The Minister has acted unlawfully. His actions have unlawfully deprived a person of his liberty. His conduct exposes him to both civil and potentially criminal sanctions, not limited to a proceeding for contempt. In the absence of explanation, the Minister has engaged in conduct which can only be described as criminal.
Justice Geoffrey Flick
In at least the second evisceration of its kind this year, the federal court finds that Acting Immigration Minister Alan Tudge maybe can’t just detain a person because he thinks the tribunal ordering their release got the law wrong.
“We’ve reported it before, but there’s no reason to stop reporting it if they continue to offer up evidence for it: the Morrison government is a clutch of climate denialists eager to reward its major donors in the resources sector as much as it possibly can without incurring political damage.
“Its ‘Low Emissions Technology Statement’ and its commitment of $1.9 billion to support it has been crafted with that goal in mind. All the chin-stroking commentary from the Press Gallery about how the government has abandoned coal won’t change that.”
“A cashed-up property developer who famously told the NSW Independent Commission Against Corruption (ICAC) he felt like a “walking ATM” for politicians stands to win from the government’s much-lauded gas plan.
“Jeff McCloy, the controversial former mayor of Newcastle who popped up last week as being the only stakeholder pushing NSW Deputy Premier John Barilaro to blow up his own government over koala protections, is the joint owner of land flagged by Scott Morrison and Energy Minister Angus Taylor as the potential site of a new gas plant.”
“It’s a backflip more than a decade in the making. Today, Communications Minister Paul Fletcher unveiled the Coalition’s big new plan to bring high-speed fibre-to-the-home internet to 2 million households around the country.
“You could almost see Kevin Rudd’s face reddening. In 2009 the then-prime minister proposed a plan in which fibre-optic cables would run straight to people’s homes, delivering super-fast internet. For three years, the Coalition savaged that plan as a costly white elephant — yet another sign of Labor’s extravagant fiscal profligacy.”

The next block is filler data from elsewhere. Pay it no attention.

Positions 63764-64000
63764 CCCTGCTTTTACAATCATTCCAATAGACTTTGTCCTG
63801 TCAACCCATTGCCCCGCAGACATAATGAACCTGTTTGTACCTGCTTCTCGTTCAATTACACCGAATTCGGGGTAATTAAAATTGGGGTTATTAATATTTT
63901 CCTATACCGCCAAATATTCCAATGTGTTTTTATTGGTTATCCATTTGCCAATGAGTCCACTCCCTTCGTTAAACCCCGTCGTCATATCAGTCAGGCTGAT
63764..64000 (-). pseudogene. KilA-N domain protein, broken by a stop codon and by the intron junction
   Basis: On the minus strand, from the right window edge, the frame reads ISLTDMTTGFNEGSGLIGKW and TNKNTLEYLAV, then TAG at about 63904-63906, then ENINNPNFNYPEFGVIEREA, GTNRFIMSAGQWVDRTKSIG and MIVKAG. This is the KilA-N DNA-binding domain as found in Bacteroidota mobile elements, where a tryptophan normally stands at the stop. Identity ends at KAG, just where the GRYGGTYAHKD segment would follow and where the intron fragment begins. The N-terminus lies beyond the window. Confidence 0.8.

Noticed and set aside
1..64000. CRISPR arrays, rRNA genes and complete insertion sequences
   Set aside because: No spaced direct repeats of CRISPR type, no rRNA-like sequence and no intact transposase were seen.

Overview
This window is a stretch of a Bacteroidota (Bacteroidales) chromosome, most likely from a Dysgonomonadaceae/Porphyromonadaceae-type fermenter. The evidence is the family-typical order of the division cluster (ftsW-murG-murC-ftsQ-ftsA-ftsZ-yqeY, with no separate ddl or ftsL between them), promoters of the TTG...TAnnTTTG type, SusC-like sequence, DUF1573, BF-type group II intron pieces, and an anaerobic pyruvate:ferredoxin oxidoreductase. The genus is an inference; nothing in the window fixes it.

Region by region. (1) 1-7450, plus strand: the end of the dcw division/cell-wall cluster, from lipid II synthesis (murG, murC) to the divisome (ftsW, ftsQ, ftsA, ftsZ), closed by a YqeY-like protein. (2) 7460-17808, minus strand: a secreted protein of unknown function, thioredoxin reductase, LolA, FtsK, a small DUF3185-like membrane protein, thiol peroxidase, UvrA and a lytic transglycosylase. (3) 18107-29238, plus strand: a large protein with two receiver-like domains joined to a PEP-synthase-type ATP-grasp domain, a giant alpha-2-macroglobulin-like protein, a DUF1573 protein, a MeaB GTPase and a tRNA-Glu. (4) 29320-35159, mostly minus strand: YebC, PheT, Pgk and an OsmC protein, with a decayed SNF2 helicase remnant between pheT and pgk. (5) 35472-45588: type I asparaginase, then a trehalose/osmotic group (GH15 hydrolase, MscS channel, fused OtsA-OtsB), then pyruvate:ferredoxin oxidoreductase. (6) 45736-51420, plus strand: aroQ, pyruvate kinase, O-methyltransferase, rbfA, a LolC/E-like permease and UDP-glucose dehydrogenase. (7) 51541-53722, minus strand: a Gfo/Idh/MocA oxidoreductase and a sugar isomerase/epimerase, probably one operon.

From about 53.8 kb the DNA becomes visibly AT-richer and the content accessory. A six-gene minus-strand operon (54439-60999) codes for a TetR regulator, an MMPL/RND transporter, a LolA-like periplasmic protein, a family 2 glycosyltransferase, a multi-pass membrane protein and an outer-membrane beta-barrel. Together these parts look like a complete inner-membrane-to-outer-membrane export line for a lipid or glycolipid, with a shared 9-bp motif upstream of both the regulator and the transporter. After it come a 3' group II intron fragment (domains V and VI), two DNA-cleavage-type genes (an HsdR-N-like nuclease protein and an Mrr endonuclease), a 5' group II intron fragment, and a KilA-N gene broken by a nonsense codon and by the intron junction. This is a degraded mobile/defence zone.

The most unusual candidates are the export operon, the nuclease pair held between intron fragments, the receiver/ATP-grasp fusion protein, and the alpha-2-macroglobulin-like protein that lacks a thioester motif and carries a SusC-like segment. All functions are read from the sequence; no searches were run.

READ ALL ABOUT IT
The ‘Reverse Bank’ has to quickly rediscover the gear stick — Paul Keating (The Sydney Morning Herald): “In my office during the latter part of the 1980s and the early 1990s, we had a nickname for the Reserve Bank – the Reverse Bank. And what earned it that nickname was that the bank was too slow lifting interest rates in the face of the commercial bank credit bubble of the late 1980s and too slow in getting rates down in the early 1990s.”
Recovery budget will test Scott Morrison — is he up to it? ($) — Niki Savva (The Australian): “If the national cabinet has exposed the limits of Scott Morrison’s powers and authority, and it surely has, then the budget is his chance to show the extent of his courage and imagination. Any mug politician can flood the joint with money. They all come fully formed with the spending gene.”
How to escape the Groundhog Day of Australian climate politics — Marc Hudson (RenewEconomy): “The Czech writer Milan Kundera once observed that ‘the struggle of man against power is the struggle of memory against forgetting.’ The same goes for the struggle for adequate climate and energy policy in Australia. The first instinct is always to show how the announcement from the government is inadequate, disingenuous, or downright false. On the latest ‘technology roadmap’ we already have a few excellent demolitions. Doubtless, more are in the works.”
HOLD THE FRONT PAGE
WHAT’S ON TODAY
3CR Community Radio and Democracy in Colour will host webinar event “Classroom to Newsroom: Racial gatekeeping in Australian media” 6pm tonight with Schwartz Media’s Osman Faruqi, media adviser to Senator Lidia Thorpe and journalist Madeline Hayman-Reber, property reporter at Domain Jim Malo and co-founder of African artist platform, Still Nomads, Areej Nur.
UN Secretary-General António Guterres will convene a high-level roundtable on climate action solutions and progress during General Assembly week — to be live-streamed to webtv.un.org.